The radiation-curable ink-jet ink may contain a polymerization inhibitor to restrain polymerization by heat or actinic radiation. It is preferred to add an inhibitor during preparation of the ink-jet ink.

The radiation-curable ink-jet ink may further contain at least one resin in order to obtain a stable dispersion of the colorant in the ink-jet ink.

The radiation-curable ink-jet ink preferably further contains at least one surfactant.

The radiation-curable ink-jet ink preferably further contains at least one solvent.

If a solvent is present, the radiation-curable ink-jet ink preferably further contains at least one humectant to prevent the clogging of the nozzle, due to its ability to slow down the evaporation rate of ink.

A biocide may be added to the radiation curable ink-jet ink suitable for the ink-jet printing process according to the present invention to prevent unwanted microbial growth, which may occur in the ink-jet ink over time. The biocide may be used either singly or in combination.

The radiation-curable ink-jet ink may contain additives such as buffering agents, anti-mold agents, pH adjustment agents, electric conductivity adjustment agents, chelating agents, anti-rusting agents, light stabilizers, anti-oxidants, thickeners, dendrimers, and the like. Such additives may be included in the ink-jet inks in any effective amount, as desired. Examples of pH controlling agents suitable for inks of the present invention include, but are not limited to, acids, and bases, including hydroxides of alkali metals such as lithium hydroxide, sodium hydroxide and potassium hydroxide. The amount included will depend, of course, on the specific component being included.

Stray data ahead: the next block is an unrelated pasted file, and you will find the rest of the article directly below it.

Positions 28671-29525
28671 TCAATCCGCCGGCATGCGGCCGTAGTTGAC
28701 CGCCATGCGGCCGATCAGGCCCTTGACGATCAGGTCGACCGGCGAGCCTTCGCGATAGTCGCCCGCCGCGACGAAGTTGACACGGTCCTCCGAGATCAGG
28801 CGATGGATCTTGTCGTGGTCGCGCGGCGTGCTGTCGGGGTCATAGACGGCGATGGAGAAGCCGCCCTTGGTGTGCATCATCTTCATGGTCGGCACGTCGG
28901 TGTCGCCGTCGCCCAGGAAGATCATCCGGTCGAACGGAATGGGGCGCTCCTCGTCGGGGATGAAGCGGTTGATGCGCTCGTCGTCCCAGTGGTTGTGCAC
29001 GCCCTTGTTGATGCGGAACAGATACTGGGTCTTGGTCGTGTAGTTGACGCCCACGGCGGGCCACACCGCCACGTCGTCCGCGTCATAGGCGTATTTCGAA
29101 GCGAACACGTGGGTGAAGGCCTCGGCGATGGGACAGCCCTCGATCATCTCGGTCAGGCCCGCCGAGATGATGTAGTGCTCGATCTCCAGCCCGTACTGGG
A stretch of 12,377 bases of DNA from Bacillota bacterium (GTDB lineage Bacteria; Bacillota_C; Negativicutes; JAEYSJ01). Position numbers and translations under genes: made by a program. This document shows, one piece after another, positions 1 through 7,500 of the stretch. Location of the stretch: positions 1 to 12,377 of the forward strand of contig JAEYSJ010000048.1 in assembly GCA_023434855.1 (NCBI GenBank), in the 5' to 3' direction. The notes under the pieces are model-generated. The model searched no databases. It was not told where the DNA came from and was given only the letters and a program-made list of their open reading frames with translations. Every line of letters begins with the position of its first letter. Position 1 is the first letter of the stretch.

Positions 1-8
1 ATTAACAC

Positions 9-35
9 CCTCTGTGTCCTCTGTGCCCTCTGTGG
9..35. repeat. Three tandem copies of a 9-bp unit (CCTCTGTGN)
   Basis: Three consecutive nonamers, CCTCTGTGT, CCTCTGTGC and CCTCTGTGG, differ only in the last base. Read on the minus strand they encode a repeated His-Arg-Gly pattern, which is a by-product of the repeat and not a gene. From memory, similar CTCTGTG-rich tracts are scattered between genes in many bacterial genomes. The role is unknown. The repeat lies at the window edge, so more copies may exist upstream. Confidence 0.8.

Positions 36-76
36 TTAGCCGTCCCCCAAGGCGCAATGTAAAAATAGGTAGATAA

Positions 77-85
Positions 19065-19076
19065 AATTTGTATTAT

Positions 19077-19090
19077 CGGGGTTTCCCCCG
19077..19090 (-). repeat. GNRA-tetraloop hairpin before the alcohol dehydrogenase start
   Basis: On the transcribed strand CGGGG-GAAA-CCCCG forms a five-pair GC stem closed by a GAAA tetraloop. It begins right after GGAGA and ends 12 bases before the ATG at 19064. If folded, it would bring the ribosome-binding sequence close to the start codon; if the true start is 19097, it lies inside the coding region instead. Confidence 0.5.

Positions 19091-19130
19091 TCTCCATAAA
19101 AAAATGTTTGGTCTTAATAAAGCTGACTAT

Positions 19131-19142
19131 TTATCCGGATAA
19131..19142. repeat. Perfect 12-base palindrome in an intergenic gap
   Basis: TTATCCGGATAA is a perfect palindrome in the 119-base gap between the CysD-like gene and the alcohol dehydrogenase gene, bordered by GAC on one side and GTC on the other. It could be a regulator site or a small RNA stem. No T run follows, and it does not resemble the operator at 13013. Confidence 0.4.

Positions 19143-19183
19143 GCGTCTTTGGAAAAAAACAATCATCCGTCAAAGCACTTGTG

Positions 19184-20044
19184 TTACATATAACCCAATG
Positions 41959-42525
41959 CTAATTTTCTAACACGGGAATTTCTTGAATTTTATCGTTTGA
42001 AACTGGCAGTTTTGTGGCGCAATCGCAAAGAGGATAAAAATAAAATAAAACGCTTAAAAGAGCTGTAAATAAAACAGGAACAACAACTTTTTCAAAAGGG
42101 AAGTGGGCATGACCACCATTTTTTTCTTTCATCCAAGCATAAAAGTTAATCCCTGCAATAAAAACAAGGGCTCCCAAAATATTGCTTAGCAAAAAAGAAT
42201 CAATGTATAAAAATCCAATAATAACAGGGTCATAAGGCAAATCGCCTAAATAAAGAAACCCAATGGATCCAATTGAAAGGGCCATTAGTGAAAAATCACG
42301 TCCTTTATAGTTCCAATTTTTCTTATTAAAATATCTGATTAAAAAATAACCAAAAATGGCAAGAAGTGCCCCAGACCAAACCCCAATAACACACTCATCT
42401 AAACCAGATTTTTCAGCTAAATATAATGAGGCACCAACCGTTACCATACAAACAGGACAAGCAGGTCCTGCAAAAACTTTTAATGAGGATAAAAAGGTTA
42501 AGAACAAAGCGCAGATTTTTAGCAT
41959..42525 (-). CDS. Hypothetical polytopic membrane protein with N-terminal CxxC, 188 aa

An ink-jet printer generally uses a radiation-curable ink-jet ink set consisting of a plurality of radiation-curable ink-jet inks.

Radiation Curable Compounds

The radiation curable ink-jet ink contains monomers and/or oligomers, which are polymerized by the curing means of the ink-jet printer. Monomers, oligomers or prepolymers may possess different degrees of functionality, and a mixture including combinations of mono-, di-, tri- and higher functionality monomers, oligomers and/or prepolymers may be used. These components are curable, typically photo-curable, e.g. UV curable, and should adhere to the ink-receiver surface after printing and serve to bind the colorant. A mixture of two or more monomers of the same functionality is preferred. With particularly preferred a mixture of two di-functional monomers.

The viscosity of the radiation curable ink-jet ink can be adjusted by varying the ratio between the monomers and oligomers.

Any method of conventional radical polymerization, photo-curing system using photo acid or photo base generator, or photo induction alternating copolymerization may be employed. In general, radical polymerization and cationic polymerization are preferred, and photo induction alternating copolymerization needing no initiator may also be employed. Furthermore, a hybrid system of combinations of these systems is also effective.

Cationic polymerization is superior in effectiveness due to lack of inhibition of the polymerization by oxygen, however it is slow and expensive. If cationic polymerization is used, it is preferred to use an epoxy compound together with an oxetane compound to increase the rate of polymerization. Radical polymerization is the preferred polymerization process.